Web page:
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    If water were bad to drink, our species wouldn't have survived very long. What do you suppose we drank before we invented wine and beer? Even after the invention of those potent potables, there were many people who quenched their thirst who didn't have access to same. Go ahead and have your characters drink water. If the plot calls for it, let one or more get sick from it.
     
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  9. Malik

    Malik Auror

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    One other thing: your tracker, typically, will be an expert on the area. He will usually be someone who grew up in the area and has hunted it all his life. He will know every draw, ravine, hidey-hole, landmark, stream, and good place to lay up within ten miles. This will give him a tremendous advantage and helps his guesswork considerably. He will also never get lost.
     
  10. Malik

    Malik Auror

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    I do believe -- and it has been mentioned -- that a childhood of drinking "bad" water from rivers and streams may be the reason that, as an adult, I can eat nearly anything, anywhere in the world. I rarely get sick. I think we may be babying our immune systems.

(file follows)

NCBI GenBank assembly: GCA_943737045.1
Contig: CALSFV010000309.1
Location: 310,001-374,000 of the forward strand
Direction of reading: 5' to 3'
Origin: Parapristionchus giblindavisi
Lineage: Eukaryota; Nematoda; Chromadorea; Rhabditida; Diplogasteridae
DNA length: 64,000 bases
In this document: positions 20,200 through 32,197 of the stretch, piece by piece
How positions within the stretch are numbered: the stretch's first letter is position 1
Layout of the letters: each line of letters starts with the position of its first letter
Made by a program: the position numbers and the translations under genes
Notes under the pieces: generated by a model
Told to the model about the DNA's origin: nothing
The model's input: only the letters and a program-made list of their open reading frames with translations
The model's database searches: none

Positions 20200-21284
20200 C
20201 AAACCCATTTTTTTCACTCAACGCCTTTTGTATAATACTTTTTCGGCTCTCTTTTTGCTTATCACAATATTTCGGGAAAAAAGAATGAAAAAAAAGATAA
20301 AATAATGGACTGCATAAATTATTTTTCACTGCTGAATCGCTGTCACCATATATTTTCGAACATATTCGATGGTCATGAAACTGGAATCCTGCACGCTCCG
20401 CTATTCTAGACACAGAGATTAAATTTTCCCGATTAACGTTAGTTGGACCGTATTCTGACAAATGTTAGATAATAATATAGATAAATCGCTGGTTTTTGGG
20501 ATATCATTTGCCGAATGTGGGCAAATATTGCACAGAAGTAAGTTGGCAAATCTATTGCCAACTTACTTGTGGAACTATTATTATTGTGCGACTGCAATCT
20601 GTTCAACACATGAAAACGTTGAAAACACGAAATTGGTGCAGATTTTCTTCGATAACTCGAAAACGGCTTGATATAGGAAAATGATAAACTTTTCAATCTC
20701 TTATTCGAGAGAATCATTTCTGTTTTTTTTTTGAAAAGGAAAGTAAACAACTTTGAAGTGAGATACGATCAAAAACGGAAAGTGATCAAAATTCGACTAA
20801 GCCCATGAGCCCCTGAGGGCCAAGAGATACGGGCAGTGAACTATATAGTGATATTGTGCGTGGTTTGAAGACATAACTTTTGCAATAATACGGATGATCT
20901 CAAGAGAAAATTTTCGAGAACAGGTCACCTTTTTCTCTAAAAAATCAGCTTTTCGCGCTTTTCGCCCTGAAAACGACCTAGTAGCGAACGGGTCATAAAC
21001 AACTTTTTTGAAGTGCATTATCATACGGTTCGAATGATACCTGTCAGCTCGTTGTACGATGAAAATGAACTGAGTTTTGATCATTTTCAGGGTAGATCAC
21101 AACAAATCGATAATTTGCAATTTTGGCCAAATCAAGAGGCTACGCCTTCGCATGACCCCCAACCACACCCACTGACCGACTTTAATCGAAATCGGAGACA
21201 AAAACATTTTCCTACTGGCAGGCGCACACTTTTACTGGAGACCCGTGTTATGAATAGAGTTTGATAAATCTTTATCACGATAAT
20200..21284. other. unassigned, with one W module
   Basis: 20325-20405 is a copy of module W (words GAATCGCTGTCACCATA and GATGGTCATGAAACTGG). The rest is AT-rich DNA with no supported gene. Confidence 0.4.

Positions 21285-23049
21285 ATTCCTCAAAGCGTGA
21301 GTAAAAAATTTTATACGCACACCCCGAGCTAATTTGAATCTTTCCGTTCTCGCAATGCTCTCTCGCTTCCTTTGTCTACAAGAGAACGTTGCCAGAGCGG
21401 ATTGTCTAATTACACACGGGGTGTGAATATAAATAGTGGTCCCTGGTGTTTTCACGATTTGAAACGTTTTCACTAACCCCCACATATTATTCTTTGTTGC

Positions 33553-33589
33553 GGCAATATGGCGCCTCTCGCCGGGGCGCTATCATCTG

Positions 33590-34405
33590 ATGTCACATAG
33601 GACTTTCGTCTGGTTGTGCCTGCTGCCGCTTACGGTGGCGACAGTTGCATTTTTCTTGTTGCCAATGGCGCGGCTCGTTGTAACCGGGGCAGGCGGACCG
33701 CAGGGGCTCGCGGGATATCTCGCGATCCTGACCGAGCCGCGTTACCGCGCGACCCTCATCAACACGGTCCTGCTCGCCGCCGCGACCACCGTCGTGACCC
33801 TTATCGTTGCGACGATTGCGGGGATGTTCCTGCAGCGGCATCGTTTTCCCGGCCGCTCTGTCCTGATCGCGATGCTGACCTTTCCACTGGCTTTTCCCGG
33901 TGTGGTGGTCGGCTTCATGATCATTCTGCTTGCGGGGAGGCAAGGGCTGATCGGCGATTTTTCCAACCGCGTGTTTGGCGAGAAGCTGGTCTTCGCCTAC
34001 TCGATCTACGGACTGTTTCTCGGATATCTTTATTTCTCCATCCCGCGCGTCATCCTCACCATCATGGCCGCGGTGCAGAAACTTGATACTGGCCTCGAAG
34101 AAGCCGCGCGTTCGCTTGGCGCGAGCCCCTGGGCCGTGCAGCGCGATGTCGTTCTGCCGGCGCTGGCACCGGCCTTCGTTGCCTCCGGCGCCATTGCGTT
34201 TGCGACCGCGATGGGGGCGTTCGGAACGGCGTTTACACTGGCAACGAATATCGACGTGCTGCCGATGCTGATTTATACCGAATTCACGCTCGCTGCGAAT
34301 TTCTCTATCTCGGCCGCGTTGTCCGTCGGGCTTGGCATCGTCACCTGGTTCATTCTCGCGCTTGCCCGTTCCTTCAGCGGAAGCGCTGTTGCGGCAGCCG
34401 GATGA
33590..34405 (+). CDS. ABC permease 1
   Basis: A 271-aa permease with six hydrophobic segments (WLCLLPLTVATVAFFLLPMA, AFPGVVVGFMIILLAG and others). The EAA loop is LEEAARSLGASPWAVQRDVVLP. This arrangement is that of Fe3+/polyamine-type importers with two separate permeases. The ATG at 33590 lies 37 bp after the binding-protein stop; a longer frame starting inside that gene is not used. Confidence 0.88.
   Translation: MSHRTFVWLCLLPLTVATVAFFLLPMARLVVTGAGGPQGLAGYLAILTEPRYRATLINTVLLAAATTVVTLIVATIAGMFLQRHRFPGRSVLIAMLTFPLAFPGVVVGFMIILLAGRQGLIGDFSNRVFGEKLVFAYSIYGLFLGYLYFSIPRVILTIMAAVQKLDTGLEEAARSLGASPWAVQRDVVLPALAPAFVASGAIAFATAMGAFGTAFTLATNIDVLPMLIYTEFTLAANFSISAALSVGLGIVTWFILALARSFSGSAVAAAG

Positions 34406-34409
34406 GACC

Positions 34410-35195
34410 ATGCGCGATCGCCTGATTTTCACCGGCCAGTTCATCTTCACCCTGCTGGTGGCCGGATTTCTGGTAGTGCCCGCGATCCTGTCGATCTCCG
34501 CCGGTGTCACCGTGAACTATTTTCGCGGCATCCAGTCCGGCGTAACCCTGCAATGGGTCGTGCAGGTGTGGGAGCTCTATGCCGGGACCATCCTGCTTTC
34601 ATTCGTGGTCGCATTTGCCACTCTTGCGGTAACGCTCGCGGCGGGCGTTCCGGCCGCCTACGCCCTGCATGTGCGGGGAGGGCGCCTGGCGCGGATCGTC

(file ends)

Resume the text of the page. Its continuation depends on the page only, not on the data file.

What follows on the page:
11. ThinkerX

    ThinkerX Myth Weaver

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    I *almost* fit that description up until the time I turned 20 or so and had to take up the working for a living thing. Except n my case, it was every road, track and trail you could get a dirt bike down within five miles, along with every lake, creek, pond, marsh, clearing, and abandoned cabin. But even then, I still got lost once in a while out there.

    Couple other things...

    ...you really don't want to burn wet logs. They sizzle, they steam, and they pop. You get one with a bit of water deep down inside and they can explode.

    And...not really related to the tracking, but of import all the same: Building ANYTHING out in the woods away from civilization is a really major pain in the butt, especially if all you got is a few hand tools.

    Log cabin? Cutting down a tree with an ax is a lot of work. Then you have to trim the branches (annoying), and cut it into lengths you can actually transport without getting a hernia. I used to be fairly tough, but even so, the best I could manage was a foot thick 'round' maybe twelve feet long...and that was dragging, not carrying. But the troubles are not over yet - you have to plane down the top and bottom 'sides' of each log, get them flat and level so they'll fit. Otherwise, you'll have cracks big enough to stick your fingers through.